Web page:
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Idaho wheat acreage increase reflects farmers’ optimism on prices

Percentage increase in Idaho wheat plantings to exceed that of U.S. overall


Published on April 10, 2018 2:33PM

A farmer near Soda Springs, Idaho, plants fall wheat. Idaho farmers have boosted their wheat acreage by 6 percent this year.

Capital Press File

A farmer near Soda Springs, Idaho, plants fall wheat. Idaho farmers have boosted their wheat acreage by 6 percent this year.

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Capital Press

Higher prices have encouraged Idaho farmers to increase their 2018 wheat acreage by 6 percent — double the percentage increase nationwide.

The USDA National Agricultural Statistics Service on March 29 reported Idaho wheat producers are planting 1.24 million acres of wheat for harvest this year, up 6 percent from 2017.

Nationally, the “all-wheat” acreage total is expected to increase by 3 percent, to nearly 47.34 million.

The reason, an Idaho Wheat Commission member said, is the rebound in wheat prices.

NASS said Idaho’s winter wheat plantings increased 8 percent to 780,000 acres while the U.S. total matches last year’s 32.7 million.

In the “other spring wheat” category, Idaho’s estimated 5 percent gain to 440,000 acres lags the country’s expected 15 percent increase to nearly 12.63 million. Durum wheat plantings should drop 20 percent in Idaho to 20,000 acres, while the U.S. total in that category fell by 13 percent to just over 2 million. Lower returns for durum have prompted some farmers to switch to other crops.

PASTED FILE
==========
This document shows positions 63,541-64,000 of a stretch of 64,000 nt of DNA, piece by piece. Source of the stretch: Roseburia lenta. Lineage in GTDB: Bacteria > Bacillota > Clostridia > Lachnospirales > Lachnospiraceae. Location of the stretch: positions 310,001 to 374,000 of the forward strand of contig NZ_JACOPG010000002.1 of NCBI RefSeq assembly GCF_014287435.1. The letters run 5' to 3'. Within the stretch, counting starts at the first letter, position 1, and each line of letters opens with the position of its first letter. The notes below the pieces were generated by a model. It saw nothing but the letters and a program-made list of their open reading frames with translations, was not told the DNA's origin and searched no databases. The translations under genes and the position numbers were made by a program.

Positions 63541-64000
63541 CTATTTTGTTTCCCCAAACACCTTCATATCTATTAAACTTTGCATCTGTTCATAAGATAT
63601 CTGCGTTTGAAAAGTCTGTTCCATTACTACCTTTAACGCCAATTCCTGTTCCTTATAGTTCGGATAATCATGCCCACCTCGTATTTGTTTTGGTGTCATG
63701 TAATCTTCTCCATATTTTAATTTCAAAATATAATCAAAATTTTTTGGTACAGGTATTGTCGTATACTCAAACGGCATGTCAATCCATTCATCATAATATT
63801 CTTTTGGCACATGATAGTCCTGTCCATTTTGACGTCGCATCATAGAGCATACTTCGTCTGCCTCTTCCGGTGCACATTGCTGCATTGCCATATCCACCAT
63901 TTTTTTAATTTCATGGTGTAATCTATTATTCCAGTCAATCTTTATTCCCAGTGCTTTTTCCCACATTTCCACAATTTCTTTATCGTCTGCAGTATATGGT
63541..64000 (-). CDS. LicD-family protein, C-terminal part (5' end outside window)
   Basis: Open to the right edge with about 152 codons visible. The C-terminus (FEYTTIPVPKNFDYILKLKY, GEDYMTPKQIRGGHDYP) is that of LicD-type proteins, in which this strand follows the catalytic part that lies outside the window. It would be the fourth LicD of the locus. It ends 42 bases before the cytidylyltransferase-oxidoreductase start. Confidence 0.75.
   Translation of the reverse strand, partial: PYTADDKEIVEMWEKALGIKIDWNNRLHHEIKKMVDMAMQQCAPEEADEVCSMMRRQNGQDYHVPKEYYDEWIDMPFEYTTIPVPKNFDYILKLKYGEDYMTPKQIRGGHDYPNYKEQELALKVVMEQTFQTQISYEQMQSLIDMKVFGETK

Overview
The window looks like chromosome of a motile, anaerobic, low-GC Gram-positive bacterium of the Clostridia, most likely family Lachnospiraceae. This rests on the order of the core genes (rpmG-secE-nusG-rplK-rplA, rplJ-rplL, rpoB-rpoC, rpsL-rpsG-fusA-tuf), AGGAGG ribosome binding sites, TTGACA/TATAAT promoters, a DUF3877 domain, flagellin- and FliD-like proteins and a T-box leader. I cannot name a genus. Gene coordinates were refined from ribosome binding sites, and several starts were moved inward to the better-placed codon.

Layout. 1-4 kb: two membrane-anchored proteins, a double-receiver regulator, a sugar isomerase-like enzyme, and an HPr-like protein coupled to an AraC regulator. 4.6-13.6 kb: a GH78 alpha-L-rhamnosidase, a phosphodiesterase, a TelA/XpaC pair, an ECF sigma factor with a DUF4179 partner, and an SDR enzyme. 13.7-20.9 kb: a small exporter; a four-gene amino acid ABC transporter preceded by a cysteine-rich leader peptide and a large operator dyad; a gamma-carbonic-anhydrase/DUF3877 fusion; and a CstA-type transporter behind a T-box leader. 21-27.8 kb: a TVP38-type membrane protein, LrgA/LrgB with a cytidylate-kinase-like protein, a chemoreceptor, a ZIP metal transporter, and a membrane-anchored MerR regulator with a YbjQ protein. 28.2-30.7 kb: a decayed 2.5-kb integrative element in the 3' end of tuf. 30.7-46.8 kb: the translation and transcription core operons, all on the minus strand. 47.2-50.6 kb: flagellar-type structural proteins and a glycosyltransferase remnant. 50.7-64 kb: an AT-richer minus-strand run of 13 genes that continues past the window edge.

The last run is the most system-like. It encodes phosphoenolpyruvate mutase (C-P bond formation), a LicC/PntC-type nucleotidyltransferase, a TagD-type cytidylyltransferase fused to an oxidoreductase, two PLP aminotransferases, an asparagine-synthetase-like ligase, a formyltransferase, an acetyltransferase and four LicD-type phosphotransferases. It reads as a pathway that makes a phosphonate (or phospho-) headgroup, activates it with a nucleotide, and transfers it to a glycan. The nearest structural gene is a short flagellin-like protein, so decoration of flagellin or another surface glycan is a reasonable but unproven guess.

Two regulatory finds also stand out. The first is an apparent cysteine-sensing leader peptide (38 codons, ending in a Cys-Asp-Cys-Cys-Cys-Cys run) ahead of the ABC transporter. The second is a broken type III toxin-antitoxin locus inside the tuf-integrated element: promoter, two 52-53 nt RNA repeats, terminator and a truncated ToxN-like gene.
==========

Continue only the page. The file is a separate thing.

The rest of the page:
Prices have been up in the last six to eight weeks by about 25 cents per bushel, or roughly 5 percent, for soft white wheat, said Ned Moon, operational support manager at Jentzsch-Kearl Farms near Rupert. Moon is an Idaho Wheat Commission member whose district includes southwest and part of south-central Idaho.

Farmers can choose to sell at a contracted, pre-determined price or at a market price.

“A lot of us will have to look at that (market) price and ask: Do I want to forward-contract, or do I want to wait and see if that price is going to go up?” Moon said.

Another question involves the type of wheat planted. Moon said the price for hard red spring wheat also has been up by about 25 cents per bushel, or 5 percent, in the last six to eight weeks, though that variety requires more spending on inputs such as fertilizer to achieve the desired protein levels.

Jentzsch-Kearl Farms grows mostly sugar beets and potatoes. The farm uses wheat as a rotational crop — much of it is soft white — to promote soil health. The farm also has some barley as a rotation crop.

Moon expects this year’s wheat prices to be up from 2017 based on pricing seen through April 9, though there are plenty of factors to watch. Producers will pay attention to weather conditions across the world, including in wheat-exporting nations such as Australia, Brazil and Russia, he said. Wheat quality is another variable to watch.

By late summer, more will be known, he said. Last year’s yields were fairly strong, he said.


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